Today I saw on the Gloster Birder forum that a couple of snow buntings had been seen on Leckhampton Hill this morning. As this was just a 40-minute walk away, I realised that I had to go – especially as the weather was good. I reached Hill Farm, and began to scan the area – seeing very little. I went round the outside of the farm buildings, hearing the occasional chirp and nothing else. A few skylarks flew up and trilled, and I told myself to be grateful to see their display.

Snow bunting on Leckhampton Hill

As I walked towards the car park, I was bemoaning my lack of luck in birdwatching over  the past ten days. I glanced down at the path and there, a few feet in front of me, was a snow bunting! It flitted off briefly when some dog walkers went past, but then for twenty minutes I watched it grazing along the side of the path. It was  untroubled by my lurking with a camera and allowed me to get some decent pictures. After the failed egret trip, this was a spectacularly good viewing of a lovely bird.

Snow bunting on Leckhampton Hill (2)

Thinking about discipleship

One of the key themes for me in this year is discipleship – what it looks like and how other churches do it. This has come about in a couple of ways.

In the last year or so Tim Grew at Trinity (Cheltenham) has been developing a discipleship course called Element, intended primarily as a follow-on to Alpha but also as a resource for exisiting churchgoers. I was very keen to be involved with this as its something that I’d want to use in future ministry, so I’ve ended up as one of the small group leaders this time round.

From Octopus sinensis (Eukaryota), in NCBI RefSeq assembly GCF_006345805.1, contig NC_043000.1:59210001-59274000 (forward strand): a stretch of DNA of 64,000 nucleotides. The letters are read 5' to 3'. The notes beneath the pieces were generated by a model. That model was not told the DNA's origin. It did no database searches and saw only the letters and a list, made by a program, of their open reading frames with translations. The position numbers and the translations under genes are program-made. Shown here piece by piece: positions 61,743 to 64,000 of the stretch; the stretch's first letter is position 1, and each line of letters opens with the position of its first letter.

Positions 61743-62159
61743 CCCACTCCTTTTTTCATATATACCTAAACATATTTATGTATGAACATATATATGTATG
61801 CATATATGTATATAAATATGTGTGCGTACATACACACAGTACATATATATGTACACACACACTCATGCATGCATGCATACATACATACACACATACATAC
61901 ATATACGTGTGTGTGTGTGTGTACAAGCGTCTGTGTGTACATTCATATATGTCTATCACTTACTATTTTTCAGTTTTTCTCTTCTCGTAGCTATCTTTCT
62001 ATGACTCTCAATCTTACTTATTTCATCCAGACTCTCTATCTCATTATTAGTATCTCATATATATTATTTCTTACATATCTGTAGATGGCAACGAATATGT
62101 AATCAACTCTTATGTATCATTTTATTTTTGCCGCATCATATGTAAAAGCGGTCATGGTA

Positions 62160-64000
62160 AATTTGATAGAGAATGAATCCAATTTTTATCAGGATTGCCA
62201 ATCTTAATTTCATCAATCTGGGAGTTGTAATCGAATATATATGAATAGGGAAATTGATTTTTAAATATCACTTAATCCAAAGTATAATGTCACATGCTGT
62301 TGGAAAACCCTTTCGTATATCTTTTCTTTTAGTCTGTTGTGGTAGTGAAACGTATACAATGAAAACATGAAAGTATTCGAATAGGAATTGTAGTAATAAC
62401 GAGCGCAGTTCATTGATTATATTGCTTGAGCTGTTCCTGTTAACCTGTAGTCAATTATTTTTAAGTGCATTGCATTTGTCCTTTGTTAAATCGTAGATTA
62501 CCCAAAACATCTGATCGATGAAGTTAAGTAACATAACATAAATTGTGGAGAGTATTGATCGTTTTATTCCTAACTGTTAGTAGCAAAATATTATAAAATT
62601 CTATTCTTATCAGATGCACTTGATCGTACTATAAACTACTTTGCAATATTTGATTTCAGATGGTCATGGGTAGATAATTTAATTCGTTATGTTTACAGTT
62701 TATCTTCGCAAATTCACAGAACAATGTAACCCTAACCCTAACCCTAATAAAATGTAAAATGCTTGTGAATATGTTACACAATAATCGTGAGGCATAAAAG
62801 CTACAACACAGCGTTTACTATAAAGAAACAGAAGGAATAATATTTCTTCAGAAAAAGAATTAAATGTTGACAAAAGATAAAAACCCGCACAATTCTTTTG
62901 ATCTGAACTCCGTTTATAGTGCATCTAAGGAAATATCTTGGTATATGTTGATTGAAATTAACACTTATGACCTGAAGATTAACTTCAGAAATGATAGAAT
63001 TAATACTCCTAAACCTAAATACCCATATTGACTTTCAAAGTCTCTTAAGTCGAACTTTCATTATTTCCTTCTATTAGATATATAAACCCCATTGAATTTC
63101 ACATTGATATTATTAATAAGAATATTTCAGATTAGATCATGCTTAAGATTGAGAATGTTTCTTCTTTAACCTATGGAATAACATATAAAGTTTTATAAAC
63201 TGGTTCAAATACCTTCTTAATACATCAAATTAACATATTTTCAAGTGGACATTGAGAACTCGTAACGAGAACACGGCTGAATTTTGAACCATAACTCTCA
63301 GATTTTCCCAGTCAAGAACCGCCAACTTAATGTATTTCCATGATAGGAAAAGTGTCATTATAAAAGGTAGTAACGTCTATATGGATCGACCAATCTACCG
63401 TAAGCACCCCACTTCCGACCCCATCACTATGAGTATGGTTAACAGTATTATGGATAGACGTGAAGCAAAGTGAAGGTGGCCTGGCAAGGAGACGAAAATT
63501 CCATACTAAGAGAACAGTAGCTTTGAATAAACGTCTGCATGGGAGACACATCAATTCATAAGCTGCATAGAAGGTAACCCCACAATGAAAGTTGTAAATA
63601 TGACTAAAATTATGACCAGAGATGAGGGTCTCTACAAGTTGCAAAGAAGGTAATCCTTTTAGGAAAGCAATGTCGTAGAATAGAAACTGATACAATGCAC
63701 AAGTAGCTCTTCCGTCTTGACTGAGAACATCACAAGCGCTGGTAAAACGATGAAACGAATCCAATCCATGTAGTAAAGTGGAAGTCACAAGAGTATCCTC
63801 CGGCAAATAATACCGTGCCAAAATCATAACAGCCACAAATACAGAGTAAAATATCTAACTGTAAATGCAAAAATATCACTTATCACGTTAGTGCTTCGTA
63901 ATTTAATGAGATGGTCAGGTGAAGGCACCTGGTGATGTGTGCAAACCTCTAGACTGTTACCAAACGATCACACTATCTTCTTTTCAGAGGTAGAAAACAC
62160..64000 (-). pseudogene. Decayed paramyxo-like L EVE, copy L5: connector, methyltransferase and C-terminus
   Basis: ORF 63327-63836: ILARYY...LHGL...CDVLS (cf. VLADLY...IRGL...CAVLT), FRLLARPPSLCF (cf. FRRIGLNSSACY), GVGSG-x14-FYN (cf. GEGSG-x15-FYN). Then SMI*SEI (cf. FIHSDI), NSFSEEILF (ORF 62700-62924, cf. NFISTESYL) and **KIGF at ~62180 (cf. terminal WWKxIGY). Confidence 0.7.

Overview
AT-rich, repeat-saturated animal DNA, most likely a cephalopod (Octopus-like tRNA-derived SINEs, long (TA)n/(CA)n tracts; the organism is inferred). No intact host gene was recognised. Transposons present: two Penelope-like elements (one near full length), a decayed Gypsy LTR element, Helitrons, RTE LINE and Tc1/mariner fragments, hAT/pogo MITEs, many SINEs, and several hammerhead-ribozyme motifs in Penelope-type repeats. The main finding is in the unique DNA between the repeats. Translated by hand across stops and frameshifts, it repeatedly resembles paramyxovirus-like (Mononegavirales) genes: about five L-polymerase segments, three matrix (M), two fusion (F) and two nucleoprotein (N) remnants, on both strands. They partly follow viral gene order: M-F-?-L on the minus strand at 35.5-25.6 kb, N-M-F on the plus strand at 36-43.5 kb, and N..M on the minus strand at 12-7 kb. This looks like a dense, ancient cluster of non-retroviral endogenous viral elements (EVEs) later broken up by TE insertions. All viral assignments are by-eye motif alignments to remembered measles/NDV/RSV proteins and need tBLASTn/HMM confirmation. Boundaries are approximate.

One of the key attributes of the course is the balance of teaching and life application. Last week we looked at “How do I trust God more?”, by focusing on the story of Jesus calming the storm in Mark 6. One of the interesting aspects to the story is that the disciples obeyed Jesus’ suggestion to get into a boat and go with him to the other side of the lake. Yet this did not prevent them getting into a situation of total panic, as the storm blew up, water came into the boat, and they feared that they were about to drawn. Their reaction is entirely understandable – would you or I have reacted any better? – except that they hadn’t fully recognised that, since it was the Son of God who was onboard, they were entirely safe. Thus he rebukes them for their lack of faith. Ease and comfort does not seem to be part of what Jesus offers his followers!

A few weeks ago I was chatting with John Witcombe, the training officer in the diocese, when he mentioned about wanting to find out about what discipleship takes place across the county. While working for Naturewatch some years ago I produced a survey of police wildlife crime officers, so jumped at the chance to apply what I’d learned to this new question.

One of the key issues is to design a survey that is effective across the wide variety of Anglican contexts. Thus, what does discipleship look like either in an AngloCatholic church, for which sacraments and pilgrimages may be an important part of the spiritual diet, or in a rural multi-parish benefice, which has to cater for diverse needs across many villages? I’ve been developing it with Brian Parfitt, a clergyman who works for the cathedral, and we’ve gained from trialling the survey with several who come from these different background. The survey will be released in the next couple of weeks, and after it’s completed I’ll write a report on it.

View of the Malverns from Leckhampton Hill